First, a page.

Amassing a reputation as a truly premiere clubbing location across the space of the past 24 months, London’s Printworks venue is quite simply – a nightlife spot like no other. A grimey disused warehouse set across an industrial estate in East London, you’d be forgiven for associating this setting with anything other than the glitz and glamour associated with EDM’s biggest acts. Primarily a strictly techno-only venue, Printworks has been used as a home for the likes of Paul Kalkbrenner, and Jamie Jones, since transforming into a 6,000 capacity dance music location, but with 2017 marking a dip into the waters of EDM – following Steve Angello‘s set at the location – 2018 heralded the much anticipated UK return of deadmau5, with 2019 now seeing the arrival of the superstar Anjunabeats trio, Above & Beyond.
The first thing that immediately strikes the first-time visitor to Printworks is the true unique nature of such a venue within Great Britain. Whilst more central London locations pride themselves on the decadent VIP table service of iconic clubs like Ministry of Sound, here lies a building that echoes eery haunts of Berlin’s iconic Berghain, and the minimalistic German techno genre which has dominated the city for decades. Piling through the former loading bay, where lorries would pick up freshly printed newspapers from the now slowly-dying newspaper print trade, the crowds made their way through a converted cloakroom and into the grungy, yet staggering, main room. There are few venues across the world which can leave attendees in open-jaw awe for the first hour of the night – Ibiza superclubs included – but Printworks is certainly a pioneer; a hidden gem of East London’s suburbs, that shines brighter than even her most glitzy English cousins.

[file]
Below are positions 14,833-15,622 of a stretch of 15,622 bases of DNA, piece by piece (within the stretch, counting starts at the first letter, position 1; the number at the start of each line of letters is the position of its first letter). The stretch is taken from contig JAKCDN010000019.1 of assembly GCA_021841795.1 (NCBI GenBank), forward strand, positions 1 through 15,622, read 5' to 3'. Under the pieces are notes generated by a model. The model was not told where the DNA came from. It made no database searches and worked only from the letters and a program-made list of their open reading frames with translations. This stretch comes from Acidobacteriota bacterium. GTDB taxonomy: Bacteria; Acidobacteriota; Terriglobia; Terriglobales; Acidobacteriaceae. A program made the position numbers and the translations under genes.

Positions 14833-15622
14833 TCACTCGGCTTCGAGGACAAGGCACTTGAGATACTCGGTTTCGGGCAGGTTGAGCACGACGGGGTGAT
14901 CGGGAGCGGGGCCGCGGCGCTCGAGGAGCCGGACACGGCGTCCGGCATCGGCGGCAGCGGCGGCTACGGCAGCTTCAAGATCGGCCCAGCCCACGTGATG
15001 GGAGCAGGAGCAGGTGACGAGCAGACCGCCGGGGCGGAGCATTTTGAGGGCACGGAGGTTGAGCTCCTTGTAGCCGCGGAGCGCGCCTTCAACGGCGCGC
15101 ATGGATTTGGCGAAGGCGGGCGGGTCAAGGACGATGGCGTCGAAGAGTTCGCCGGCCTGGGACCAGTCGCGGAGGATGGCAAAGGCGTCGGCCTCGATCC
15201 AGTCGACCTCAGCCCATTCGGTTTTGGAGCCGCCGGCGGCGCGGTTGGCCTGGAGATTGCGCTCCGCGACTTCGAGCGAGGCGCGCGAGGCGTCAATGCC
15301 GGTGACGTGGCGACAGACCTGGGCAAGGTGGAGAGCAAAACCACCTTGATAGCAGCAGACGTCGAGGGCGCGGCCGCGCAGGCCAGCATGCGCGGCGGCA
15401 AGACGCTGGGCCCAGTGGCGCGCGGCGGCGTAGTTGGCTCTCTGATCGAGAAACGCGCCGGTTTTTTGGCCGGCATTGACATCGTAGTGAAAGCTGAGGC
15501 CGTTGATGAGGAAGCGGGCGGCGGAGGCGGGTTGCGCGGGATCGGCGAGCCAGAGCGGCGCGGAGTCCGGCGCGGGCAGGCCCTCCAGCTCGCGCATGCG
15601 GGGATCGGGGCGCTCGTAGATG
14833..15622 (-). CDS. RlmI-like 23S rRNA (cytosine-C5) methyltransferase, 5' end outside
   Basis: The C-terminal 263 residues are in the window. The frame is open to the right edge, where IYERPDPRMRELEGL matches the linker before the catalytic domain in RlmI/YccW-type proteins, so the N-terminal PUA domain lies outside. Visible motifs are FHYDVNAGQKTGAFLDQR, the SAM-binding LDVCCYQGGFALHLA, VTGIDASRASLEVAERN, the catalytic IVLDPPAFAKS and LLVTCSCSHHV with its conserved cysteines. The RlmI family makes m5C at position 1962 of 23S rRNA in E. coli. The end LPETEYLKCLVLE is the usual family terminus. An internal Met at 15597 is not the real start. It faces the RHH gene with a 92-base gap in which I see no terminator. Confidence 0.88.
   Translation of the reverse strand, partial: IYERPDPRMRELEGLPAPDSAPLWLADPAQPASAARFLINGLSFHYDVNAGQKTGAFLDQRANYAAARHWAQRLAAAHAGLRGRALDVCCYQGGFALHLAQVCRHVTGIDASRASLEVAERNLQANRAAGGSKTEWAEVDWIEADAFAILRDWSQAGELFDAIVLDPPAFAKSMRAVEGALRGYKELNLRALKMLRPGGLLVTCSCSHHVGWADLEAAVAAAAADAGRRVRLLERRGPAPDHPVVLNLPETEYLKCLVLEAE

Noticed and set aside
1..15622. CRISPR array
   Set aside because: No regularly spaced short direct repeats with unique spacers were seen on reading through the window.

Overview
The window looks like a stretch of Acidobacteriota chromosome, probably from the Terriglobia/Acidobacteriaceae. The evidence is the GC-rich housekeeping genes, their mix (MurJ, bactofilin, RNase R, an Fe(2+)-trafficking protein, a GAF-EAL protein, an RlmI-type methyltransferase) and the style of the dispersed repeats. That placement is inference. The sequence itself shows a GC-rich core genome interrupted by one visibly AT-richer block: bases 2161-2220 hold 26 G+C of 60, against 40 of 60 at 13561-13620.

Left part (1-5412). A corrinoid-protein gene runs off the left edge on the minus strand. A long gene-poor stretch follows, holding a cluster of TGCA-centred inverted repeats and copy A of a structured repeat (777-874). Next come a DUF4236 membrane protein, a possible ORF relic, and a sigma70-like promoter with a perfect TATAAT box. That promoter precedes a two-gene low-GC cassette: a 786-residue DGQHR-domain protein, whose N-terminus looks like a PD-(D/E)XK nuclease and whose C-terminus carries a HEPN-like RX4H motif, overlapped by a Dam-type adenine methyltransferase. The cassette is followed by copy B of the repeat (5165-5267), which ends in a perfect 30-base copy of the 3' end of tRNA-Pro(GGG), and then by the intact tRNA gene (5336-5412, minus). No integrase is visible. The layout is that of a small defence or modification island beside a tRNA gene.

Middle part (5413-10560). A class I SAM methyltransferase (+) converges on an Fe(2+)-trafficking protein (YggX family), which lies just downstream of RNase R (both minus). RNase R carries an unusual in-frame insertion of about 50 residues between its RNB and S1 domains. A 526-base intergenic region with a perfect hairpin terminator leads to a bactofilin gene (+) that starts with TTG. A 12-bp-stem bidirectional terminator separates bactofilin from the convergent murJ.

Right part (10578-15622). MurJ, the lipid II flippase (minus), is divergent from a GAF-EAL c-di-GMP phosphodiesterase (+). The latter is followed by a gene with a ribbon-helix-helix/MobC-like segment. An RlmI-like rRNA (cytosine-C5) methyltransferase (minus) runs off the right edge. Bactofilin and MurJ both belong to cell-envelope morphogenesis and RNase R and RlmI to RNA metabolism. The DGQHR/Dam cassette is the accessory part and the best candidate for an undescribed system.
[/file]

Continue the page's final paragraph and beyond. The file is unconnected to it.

Striding into a main room so long, yet narrow, it could easily be mistaken for a steel-clad Cathedral, Printworks prides itself on what appears to be a mile of space between the floor, and neck-strain inducing high-ceiling. Where most rivals would fill this void with 3/4 floors of Mezzanines and VIP balconies, Printworks is a drawback to the days of old. A place to dance, and nothing more. So simplistically brilliant, that it is surely now setting the tone for every competing venue to learn from. Through the darkness, two stars shined bright. On this occasion, it was A&B duo Tony and Paavo who took centre stage, with Jono presumably saving his energy for the second night of the double-Printworks weekender. Having headlined the biggest stages in the world, including New York’s Madison Square Garden, Wembley Arena, and the Creamfields Steel Yard in Finsbury Park last May, the prog-trance icons are certainly no strangers to providing a crowd with a unique blend of both the beautifully emotive, and the atmospherically high-tempo.
The former came in the shape of tear-jerker ‘Little Something’, a 2015 ballad originally dedicated to the memory of Jono’s deceased sister Charlotte, with the group setting up the ‘Little Something’ fund in honour of her daughter. Despite the trio rarely playing the emotional production in their live sets, the intimate family vibes of their Anjuna meeting in their home-city of London felt like the perfect time to revisit such a special Above & Beyond track. Blending in a range of their biggest hits including timeless classic ‘Sun & Moon’, the duo also found time to air a range of the biggest anthems from their recent album ‘Common Ground’ and a selection of records from both their old Ocean Lab days, and their fellow Group Therapy artists, including Grum, Cosmic Gate, Gabriel & Dresden, Ilan Bluestone, and many more.
Once again proving themselves as the masters of the big occasion, Above & Beyond’s Printworks performance was a defining moment in the career of the trio who will stage their ABGT350 event in Prague this Autumn, with the UK based Anjuna family now eagerly anticipating their specially curated Anjunabeats stage at August mega-festival Creamfields this summer!
— Printworks London (@Printworks_LDN) April 13, 2019